Both parties moved to alter or amend the judgment under Fed. R. Civ. P. 59(e). The district court, in its July 1995 order, granted Koppers' motion and granted the London Insurers' motion in part but denied it in part. Specifically, as relevant here, the court: (1) granted Koppers' motion to reduce the judgment to about $66 million, *fn3 but denied the London Insurers' motion to reduce the judgment further to account for Koppers' settlements with the other insurers; (2) granted a declaratory judgment (limited to the twelve policies and eighteen focus sites at issue) that Koppers is entitled to indemnification under the London Insurers' policies for the period following 1993; and (3) certified the July 1995 order as final under Fed. R. Civ. P. 54(b). This timely appeal followed.
The district court had jurisdiction over this diversity action pursuant to 28 U.S.C. Section(s) 1332. We have appellate jurisdiction over the final order pursuant to 28 U.S.C. Section(s) 1291.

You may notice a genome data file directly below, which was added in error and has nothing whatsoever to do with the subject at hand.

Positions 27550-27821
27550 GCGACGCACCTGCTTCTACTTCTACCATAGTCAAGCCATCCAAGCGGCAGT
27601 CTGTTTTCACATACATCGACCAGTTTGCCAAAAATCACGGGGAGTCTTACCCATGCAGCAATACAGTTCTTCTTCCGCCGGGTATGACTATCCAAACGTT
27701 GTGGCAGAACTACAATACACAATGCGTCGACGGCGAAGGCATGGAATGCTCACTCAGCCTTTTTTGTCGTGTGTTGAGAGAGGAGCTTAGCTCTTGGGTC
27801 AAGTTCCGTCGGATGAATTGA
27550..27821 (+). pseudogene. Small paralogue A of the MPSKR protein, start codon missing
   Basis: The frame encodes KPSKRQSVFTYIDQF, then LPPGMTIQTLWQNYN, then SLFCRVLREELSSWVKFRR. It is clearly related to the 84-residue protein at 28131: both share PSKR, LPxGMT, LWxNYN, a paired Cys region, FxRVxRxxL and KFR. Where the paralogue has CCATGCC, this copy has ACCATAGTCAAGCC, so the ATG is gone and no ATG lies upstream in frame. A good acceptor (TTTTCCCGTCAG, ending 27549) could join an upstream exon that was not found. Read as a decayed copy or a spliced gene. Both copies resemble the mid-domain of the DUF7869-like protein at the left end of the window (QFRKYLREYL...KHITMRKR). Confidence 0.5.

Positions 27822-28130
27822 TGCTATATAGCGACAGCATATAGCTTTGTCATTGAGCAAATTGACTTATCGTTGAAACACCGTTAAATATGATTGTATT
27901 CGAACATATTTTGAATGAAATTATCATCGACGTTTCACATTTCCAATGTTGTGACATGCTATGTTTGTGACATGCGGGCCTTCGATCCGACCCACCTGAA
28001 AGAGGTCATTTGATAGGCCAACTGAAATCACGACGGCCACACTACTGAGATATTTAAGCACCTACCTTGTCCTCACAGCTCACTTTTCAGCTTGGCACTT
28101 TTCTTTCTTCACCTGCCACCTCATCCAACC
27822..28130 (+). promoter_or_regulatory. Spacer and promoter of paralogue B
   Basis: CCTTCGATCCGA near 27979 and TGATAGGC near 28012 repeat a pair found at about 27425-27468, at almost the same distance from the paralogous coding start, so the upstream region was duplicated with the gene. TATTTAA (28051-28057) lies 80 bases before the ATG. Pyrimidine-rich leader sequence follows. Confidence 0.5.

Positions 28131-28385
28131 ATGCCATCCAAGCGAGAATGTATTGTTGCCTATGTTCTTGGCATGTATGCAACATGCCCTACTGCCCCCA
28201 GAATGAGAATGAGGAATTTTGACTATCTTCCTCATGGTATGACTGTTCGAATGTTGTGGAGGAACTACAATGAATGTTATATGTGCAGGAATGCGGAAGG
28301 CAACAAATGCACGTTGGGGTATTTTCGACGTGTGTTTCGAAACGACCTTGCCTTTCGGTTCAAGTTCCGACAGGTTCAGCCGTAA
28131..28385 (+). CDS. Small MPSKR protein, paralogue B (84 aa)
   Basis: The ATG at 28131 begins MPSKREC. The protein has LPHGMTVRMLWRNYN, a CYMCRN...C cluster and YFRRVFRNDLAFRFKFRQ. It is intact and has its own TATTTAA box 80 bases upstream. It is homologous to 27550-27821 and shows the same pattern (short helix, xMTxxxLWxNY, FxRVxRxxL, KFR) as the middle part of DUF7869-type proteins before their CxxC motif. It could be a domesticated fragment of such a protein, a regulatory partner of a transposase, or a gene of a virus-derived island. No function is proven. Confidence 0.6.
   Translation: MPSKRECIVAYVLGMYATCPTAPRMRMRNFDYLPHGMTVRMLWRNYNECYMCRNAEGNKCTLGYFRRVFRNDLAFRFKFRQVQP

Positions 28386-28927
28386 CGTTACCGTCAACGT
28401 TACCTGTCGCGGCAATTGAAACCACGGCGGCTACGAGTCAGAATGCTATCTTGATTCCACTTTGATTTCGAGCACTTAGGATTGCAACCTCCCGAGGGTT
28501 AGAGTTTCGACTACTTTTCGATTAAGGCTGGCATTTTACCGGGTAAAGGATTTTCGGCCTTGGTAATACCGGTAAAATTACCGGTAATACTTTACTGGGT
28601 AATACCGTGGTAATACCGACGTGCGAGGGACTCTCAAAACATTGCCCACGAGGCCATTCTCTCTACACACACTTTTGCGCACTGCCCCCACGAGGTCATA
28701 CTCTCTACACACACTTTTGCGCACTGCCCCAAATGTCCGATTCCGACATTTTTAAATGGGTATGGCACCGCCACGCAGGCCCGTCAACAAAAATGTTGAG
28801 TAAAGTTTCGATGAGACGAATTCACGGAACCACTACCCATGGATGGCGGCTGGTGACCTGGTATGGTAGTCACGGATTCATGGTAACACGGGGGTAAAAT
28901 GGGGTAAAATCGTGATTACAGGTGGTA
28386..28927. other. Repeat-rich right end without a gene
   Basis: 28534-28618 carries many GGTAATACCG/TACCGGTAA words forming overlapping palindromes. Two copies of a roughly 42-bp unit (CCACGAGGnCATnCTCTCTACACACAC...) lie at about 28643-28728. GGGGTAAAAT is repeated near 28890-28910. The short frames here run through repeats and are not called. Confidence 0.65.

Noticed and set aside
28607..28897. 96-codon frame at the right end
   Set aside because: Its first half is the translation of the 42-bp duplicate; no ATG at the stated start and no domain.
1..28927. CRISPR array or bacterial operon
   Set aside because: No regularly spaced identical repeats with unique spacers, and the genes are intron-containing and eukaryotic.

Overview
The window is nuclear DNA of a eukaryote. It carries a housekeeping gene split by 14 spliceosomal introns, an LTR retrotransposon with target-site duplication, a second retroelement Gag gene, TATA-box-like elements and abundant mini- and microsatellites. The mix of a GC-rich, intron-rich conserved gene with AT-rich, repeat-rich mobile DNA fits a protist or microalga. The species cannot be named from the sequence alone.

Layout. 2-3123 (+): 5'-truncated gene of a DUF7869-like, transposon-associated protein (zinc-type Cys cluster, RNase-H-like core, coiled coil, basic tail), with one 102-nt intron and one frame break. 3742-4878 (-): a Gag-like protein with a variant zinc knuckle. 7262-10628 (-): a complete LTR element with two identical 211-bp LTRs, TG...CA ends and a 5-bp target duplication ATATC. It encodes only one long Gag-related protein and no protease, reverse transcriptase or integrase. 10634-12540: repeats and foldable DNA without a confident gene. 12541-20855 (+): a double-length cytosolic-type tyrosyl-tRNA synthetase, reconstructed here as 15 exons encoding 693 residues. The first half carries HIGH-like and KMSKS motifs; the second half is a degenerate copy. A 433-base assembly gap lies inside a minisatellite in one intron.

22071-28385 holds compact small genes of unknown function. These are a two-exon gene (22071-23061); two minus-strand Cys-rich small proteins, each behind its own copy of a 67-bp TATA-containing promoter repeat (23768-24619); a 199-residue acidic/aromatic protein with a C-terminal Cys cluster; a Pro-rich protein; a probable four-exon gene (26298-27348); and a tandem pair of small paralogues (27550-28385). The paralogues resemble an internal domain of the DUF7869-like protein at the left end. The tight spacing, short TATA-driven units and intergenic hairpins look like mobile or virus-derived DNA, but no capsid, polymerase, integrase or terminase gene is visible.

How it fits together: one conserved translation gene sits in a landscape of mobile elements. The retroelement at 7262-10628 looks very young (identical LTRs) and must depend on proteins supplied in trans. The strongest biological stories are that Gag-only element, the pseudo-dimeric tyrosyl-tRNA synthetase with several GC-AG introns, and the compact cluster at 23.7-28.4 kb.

The parties agree, as do we, that Pennsylvania law governs this case. We review the district court's interpretation and prediction of state law de novo. Wiley v. State Farm Fire & Cas. Co., 995 F.2d 457, 459 (3d Cir. 1993). In adjudicating a case under state law, we are not free to impose our own view of what state law should be; rather, we are to apply existing state case law as interpreted by the state's highest court in an effort to predict how that court would decide the precise legal issues before us. Kowalsky v. Long Beach Township, 72 F.3d 385, 388 (3d Cir. 1995). In the absence of guidance from the state's highest court, we must look to decisions of state intermediate appellate courts, of federal courts interpreting that state's law, and of other state supreme courts that have addressed the issue. Wiley, 995 F.2d at 459-60. We must also consider "analogous decisions, considered dicta, scholarly works, and any other reliable data tending convincingly to show how the highest court in the state would decide the issue at hand." McGowan v. University of Scranton, 759 F.2d 287, 291 (3d Cir. 1985) (quoting McKenna v. Ortho Pharmaceutical Corp., 622 F.2d 657, 663 (3d Cir. 1980)) (internal quotation marks omitted).